Baumgarten's perspective could not be more opposed to that of Descartes, who not only had little regard for the beautiful, but also had no place in his philosophy for children. The crux of the matter is Descartes' absolute body-soul dualism. Given that the soul is, for him, a purely conceptual activity that operates independently of the body, Descartes faces the awkward question of why children are not perfectly rational: why should an immature body have any influence on the "thinking thing" that is the human soul? Descartes' various attempts to respond to this question are inconsistent and unconvincing, but the thrust of his thought was to develop a method in strict opposition to the sorts of receptivity that characterize childhood, such as memory, tradition, spontaneous trust, imagination, and so forth. Although Krupp qualifies the charge, he cites a French scholar's assessment that Descartes' philosophical method amounts to "an infanticide" (p. 25). Wolff, a rationalist like Descartes, though perhaps not as radical, similarly treated childhood as little better than a deficit to be remedied through a proper training and education. In fact, according to Krupp, Wolff compared the state of childhood to the state of inebriation: in both cases, one acts like an animal without the capacity to reason in detachment from sense experience.

Perhaps most surprising in Krupp's book is what he reveals about John Locke. One might think that Locke, as an empiricist rather than a rationalist, would have greater regard for children. And in fact Locke wrote one of the only sustained works on childhood to come out of the Enlightenment period, namely, his Some Thoughts Concerning Education. But Locke turns out to be the most brutal toward children of all these figures. Although Krupp does not inquire into the reason for this, it seems to be due to the fact that, although Locke accepts the general Enlightenment notion that personhood is defined by rationality, his empiricism leads him to accept rationality only in those beings who actually demonstrate a capacity to exercise it. A child may be a "Man," insofar as he exhibits the physical form of a human being, but he is not yet a person until he can act like a rational chooser. But there is a further, more disturbing, implication to Locke's view: as Krupp shows, Locke not only denies personhood of what he calls "changelings" - i.e., mentally handicapped and deformed children - but he also does not classify them as human beings at all, since they do not properly exhibit the shape of man. Thus, Locke takes their murder to be morally permissible. (So much for tolerance!)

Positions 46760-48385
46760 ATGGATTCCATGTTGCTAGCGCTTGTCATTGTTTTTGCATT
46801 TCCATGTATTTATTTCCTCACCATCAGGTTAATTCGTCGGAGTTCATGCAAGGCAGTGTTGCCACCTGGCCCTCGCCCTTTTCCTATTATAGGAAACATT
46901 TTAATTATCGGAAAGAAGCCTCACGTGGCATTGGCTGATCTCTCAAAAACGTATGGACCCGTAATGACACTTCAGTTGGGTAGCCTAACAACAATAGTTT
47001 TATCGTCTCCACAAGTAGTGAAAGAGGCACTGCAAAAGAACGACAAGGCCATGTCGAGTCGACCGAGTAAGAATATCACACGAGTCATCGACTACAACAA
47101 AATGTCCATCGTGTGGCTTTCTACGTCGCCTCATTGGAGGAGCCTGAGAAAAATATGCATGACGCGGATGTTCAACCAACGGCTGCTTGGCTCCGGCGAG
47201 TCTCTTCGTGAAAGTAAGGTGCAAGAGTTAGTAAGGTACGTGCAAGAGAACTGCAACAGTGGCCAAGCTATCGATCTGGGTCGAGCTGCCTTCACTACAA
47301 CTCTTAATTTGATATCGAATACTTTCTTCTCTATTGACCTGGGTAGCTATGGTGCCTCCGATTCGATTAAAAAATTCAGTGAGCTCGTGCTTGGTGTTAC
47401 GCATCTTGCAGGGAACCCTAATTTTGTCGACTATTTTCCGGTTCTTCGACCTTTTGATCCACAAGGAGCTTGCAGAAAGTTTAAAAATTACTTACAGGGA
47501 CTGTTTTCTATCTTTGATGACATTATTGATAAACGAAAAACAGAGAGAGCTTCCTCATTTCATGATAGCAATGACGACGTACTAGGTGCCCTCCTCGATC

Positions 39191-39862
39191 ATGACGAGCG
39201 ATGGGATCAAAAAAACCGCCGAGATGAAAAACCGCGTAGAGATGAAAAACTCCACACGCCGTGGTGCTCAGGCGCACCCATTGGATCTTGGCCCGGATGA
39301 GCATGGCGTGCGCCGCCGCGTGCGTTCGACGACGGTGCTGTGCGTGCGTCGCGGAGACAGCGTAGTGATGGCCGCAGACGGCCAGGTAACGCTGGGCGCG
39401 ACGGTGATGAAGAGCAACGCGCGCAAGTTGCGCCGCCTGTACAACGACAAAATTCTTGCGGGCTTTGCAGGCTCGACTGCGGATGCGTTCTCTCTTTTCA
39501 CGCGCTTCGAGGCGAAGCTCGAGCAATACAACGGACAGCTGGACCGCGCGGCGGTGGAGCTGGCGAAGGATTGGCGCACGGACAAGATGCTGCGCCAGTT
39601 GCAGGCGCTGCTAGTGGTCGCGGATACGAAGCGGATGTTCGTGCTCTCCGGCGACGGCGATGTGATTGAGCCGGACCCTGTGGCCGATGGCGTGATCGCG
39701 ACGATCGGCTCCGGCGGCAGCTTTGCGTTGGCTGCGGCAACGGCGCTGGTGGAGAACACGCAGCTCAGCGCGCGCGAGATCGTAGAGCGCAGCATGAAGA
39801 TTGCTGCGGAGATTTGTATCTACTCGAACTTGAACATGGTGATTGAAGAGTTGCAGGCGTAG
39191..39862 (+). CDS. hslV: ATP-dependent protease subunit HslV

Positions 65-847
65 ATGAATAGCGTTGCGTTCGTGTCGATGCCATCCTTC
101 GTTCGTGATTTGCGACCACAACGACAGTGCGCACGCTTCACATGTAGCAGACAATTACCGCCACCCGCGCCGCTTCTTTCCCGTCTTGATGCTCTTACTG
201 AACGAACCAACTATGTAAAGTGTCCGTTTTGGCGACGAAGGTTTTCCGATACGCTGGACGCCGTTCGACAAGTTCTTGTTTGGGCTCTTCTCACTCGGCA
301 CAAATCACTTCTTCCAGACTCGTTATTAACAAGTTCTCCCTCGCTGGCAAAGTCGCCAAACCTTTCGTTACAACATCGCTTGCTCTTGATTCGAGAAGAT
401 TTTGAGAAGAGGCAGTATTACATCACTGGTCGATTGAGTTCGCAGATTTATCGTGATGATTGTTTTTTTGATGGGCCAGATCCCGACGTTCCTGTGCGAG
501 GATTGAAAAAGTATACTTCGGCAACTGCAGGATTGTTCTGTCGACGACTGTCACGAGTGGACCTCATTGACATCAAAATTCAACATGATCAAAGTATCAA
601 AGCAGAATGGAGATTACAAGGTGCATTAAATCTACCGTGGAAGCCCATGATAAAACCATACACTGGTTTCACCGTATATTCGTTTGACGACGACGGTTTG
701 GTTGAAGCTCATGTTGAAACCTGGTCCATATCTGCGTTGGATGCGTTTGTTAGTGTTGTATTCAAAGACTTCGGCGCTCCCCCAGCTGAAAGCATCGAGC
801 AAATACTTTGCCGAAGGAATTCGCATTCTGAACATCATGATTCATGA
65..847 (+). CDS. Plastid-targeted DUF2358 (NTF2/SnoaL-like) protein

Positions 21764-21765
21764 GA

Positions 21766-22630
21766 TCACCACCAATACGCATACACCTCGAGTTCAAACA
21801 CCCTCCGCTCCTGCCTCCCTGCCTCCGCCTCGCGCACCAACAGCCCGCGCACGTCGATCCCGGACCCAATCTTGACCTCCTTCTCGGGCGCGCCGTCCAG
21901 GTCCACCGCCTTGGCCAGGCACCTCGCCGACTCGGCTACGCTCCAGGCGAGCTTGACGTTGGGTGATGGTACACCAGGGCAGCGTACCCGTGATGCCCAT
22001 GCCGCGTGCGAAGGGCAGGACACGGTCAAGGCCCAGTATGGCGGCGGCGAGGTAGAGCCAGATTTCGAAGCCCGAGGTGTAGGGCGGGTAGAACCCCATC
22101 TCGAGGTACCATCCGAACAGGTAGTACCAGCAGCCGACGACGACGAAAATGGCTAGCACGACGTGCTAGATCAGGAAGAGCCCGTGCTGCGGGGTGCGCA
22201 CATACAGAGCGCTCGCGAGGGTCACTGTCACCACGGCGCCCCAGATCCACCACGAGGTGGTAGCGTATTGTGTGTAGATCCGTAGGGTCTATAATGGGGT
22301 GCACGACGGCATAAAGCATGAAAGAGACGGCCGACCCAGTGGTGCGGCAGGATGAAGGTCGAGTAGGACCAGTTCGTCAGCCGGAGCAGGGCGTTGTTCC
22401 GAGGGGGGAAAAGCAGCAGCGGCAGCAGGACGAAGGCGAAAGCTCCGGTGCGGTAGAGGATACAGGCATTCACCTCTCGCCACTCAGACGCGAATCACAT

As the place of the child in the Enlightenment suggests, it does not suffice to link the notion of childhood simply to the existence of social literacy, or to defend the child by demonstrating more continuity between adolescence and adulthood. What is needed is a more profound reflection on the nature of man, one that begins, like Péguy, with the notion that being is a gift, and so one able to interpret the special qualities of the child - wonder, dependence, receptivity, naive assent, and so forth - as genuinely positive, even if they do not come as easily to adults. (For reflections of this sort, see Ferdinand Ulrich,Der Mensch als Anfang: Zur philosophischen Anthropologie der Kindheit, and Gustav Siewerth, Metaphysik der Kindheit.) In this respect, just as it falls especially to Christians, as Hans Urs von Balthasar famously observed, to be the "guardians of being in our age," for a similar reason they must also be the guardians of childhood.

Dr D. C. Schindler is Associate Professor of Philosophy in the Humanities Department at Villanova University, an Editor of Communio: International Catholic Review, and the author of Hans Urs von Balthasar and the Dramatic Structure of Truth and Plato's Critique of Impure Reason.